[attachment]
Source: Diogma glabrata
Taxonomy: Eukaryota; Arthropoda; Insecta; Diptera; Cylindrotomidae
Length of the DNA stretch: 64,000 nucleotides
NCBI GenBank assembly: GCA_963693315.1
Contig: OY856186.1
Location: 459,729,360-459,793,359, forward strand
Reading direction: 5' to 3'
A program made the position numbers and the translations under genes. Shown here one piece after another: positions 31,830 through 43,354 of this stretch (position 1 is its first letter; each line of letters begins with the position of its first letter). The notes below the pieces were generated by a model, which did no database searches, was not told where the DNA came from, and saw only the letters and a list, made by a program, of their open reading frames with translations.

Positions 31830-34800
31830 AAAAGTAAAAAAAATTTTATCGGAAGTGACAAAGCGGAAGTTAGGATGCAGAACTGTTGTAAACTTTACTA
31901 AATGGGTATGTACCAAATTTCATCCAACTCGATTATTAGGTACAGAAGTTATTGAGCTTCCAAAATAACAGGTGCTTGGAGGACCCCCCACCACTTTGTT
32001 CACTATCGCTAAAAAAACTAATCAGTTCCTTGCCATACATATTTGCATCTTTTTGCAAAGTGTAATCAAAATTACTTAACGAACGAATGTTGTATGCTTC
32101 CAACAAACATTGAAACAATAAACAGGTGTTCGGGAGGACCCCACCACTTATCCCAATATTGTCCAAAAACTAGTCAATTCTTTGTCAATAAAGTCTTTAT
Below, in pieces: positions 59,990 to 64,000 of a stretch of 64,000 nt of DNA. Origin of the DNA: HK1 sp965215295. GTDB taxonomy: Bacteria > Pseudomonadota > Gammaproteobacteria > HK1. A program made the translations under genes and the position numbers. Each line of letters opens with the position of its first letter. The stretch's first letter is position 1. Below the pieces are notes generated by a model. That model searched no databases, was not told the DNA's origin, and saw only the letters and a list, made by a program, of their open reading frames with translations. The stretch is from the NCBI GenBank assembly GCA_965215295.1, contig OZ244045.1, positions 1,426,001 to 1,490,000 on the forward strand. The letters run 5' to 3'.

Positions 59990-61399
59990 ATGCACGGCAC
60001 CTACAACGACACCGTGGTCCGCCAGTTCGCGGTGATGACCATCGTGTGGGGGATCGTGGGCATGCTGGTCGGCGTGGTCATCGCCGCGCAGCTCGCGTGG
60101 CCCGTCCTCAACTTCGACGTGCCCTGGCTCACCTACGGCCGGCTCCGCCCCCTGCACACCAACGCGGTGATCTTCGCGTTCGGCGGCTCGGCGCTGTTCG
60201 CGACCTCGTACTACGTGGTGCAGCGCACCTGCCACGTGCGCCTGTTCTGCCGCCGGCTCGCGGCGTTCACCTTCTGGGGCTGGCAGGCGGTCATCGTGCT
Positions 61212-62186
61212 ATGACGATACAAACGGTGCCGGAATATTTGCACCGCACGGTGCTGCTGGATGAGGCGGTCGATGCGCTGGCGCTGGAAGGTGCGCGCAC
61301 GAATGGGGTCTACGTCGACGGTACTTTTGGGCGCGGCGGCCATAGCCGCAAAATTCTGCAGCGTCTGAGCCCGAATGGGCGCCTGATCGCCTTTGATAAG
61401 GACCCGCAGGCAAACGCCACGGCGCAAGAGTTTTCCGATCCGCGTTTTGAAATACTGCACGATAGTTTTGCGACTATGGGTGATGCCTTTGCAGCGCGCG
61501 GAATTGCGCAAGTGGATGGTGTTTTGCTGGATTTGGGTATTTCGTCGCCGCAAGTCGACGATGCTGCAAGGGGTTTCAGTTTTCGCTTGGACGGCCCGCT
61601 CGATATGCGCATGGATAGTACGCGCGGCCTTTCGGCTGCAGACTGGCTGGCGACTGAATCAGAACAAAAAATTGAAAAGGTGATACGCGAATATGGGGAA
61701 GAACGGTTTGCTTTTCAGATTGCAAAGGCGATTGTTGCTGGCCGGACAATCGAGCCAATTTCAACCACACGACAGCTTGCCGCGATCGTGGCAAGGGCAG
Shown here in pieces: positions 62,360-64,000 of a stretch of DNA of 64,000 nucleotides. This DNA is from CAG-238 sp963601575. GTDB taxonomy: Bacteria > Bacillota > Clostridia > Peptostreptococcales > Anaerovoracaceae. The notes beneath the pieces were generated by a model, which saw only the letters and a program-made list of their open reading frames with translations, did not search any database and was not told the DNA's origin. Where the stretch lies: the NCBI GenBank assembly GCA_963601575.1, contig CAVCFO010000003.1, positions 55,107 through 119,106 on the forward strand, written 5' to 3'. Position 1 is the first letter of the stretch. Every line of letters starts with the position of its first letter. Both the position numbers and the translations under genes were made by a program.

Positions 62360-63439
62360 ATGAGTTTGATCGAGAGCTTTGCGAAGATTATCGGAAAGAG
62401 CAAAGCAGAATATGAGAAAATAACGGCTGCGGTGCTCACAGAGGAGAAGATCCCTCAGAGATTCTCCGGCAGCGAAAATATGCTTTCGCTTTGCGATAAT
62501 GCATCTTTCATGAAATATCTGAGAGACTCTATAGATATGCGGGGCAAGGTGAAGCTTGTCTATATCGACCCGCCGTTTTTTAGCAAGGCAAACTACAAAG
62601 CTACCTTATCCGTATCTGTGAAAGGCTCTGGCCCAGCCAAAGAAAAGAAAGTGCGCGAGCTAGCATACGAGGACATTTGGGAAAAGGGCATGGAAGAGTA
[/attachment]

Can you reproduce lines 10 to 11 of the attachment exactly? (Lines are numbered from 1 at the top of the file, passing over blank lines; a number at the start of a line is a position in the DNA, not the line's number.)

31830 AAAAGTAAAAAAAATTTTATCGGAAGTGACAAAGCGGAAGTTAGGATGCAGAACTGTTGTAAACTTTACTA
31901 AATGGGTATGTACCAAATTTCATCCAACTCGATTATTAGGTACAGAAGTTATTGAGCTTCCAAAATAACAGGTGCTTGGAGGACCCCCCACCACTTTGTT